A fascinating legislative drama could unfold in 1995 or perhaps 1996.

The coming debate on thrift deposit insurance premiums presents great challenges and potentially great opportunities for the banking industry.

* Fact No. 1: The bank deposit insurance fund will reach 1.25% of insured deposits in 1996, at which point, barring any legislative change, bank deposit insurance premiums will decline to roughly 5 cents per $100 versus 23 cents today.

* Fact No. 2: The thrift deposit insurance fund will not reach 1.25% of deposits for at least a decade, which means that, barring any legislative change, thrifts will pay roughly four times as much as banks for deposit insurance.

* Fact No. 3: Thrifts will be very unhappy about Fact No. 2 and will lobby hard to put banks and thrifts on the same footing with respect to deposit insurance costs.

* Fact No. 4: Bankers will be very unhappy about Fact No. 3.

The thrift institutions will argue that they are having enough trouble competing and attracting capital as things now stand. They will conjure up images of further disaster in their industry - just as things seem finally to be settling down - should they be required to pay four times as much as banks for deposit insurance.

Temptation to Tap Banks

Congress could pass legislation lowering thrift premiums to 5 cents or so per $100 of deposits when bank premiums fall to that level. But lowering taxes is a most unnatural act for a politician and, besides, a premium that low would not fix the financial problems the thrift fund faces.

Congress would likely find it more palatable to raise bank premiums than to lower thrift premiums. Before blood pressures skyrocket, let me make clear I am not advocating that course of action. I am merely attempting to describe the political landscape.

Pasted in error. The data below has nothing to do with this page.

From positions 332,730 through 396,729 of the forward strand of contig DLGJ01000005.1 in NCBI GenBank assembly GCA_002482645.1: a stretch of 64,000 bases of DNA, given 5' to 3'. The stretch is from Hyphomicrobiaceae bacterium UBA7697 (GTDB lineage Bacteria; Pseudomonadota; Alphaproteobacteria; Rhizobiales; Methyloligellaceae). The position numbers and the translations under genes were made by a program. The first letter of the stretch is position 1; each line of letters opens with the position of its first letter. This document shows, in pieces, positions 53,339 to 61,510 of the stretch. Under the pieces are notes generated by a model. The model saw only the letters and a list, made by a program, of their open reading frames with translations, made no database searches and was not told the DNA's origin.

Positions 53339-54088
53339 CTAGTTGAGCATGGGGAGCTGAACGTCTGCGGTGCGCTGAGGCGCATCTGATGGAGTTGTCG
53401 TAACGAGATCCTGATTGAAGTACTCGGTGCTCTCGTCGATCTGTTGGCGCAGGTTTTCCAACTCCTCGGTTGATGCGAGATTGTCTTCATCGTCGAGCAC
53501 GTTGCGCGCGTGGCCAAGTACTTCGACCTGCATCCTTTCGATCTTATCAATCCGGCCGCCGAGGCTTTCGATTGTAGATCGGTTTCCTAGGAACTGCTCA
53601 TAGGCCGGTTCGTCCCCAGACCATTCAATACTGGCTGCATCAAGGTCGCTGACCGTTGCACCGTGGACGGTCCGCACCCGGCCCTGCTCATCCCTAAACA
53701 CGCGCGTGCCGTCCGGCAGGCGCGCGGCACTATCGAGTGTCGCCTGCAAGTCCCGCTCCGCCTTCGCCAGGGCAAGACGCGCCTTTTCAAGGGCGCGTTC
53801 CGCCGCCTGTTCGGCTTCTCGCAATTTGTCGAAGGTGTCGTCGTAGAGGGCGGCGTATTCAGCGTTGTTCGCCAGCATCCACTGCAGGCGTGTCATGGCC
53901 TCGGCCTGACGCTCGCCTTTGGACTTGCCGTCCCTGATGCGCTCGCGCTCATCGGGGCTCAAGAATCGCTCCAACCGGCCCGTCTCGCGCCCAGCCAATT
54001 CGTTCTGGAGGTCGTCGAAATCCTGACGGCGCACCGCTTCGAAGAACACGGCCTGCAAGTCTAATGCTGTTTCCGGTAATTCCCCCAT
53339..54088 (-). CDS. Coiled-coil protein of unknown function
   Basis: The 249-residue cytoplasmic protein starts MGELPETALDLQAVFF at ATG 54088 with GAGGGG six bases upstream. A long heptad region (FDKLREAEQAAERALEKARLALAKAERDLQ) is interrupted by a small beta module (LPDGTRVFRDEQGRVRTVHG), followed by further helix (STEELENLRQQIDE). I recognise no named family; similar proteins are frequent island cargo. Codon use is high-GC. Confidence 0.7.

Congress could decide that the best course is to merge the bank and thrift insurance funds and set the premium for banks and thrifts at, or close to, the same amount, say 10 cents per $100, until the combined fund reaches 1.25% of insured deposits. Both banks and thrifts would get the benefit of substantially reduced premiums, compared with the current levels.

Possible Quid pro Quos

What would Congress need to do to induce the banks to go along? That's the $64,000 question that should be on everyone's mind. It's what I had in mind when I said earlier that there are potentially great opportunities for the banking industry in this coming legislative drama.

How about authorizing banks to underwrite and sell insurance products? Or repealing the Glass-Steagall Act? Or eliminating and simplifying a great deal of the regulatory buren? Or reforming the deposit insurance system, including eliminating the too-big-to-fail doctrine? Or imposing equal taxation on credit unions? How about all of the above?

Other intriguing possibilities suggest themselves. If thrifts and banks are going to have a single deposit insurer, it's hard to imagine that the long-heralded merger of the Office of Thrift Supervision and the Office of the Comptroller of the Currency would not be consummated.

If the two types of institutions were insured by the same agency and regulated by the same agency, and since many banks are already members of the Federal Home Loan Bank System, would it make sense to retain material differences in the powers of banks and thrifts?

Blurring of Distinctions

Which charter - bank or thrift - should we use as the model, and what should we do about the qualified thrift lender test?

Thrifts can be and are owned by nonfinancial companies. If thrifts and banks have the same insurance, charter, and regulator, does it make sense to have different rules on ownership and affiliations? Does that suggest we should examine whether there is a rationale to continue the Bank Holding Company Act?

Yes, indeed, 1995 and 1996 could be very interesting.

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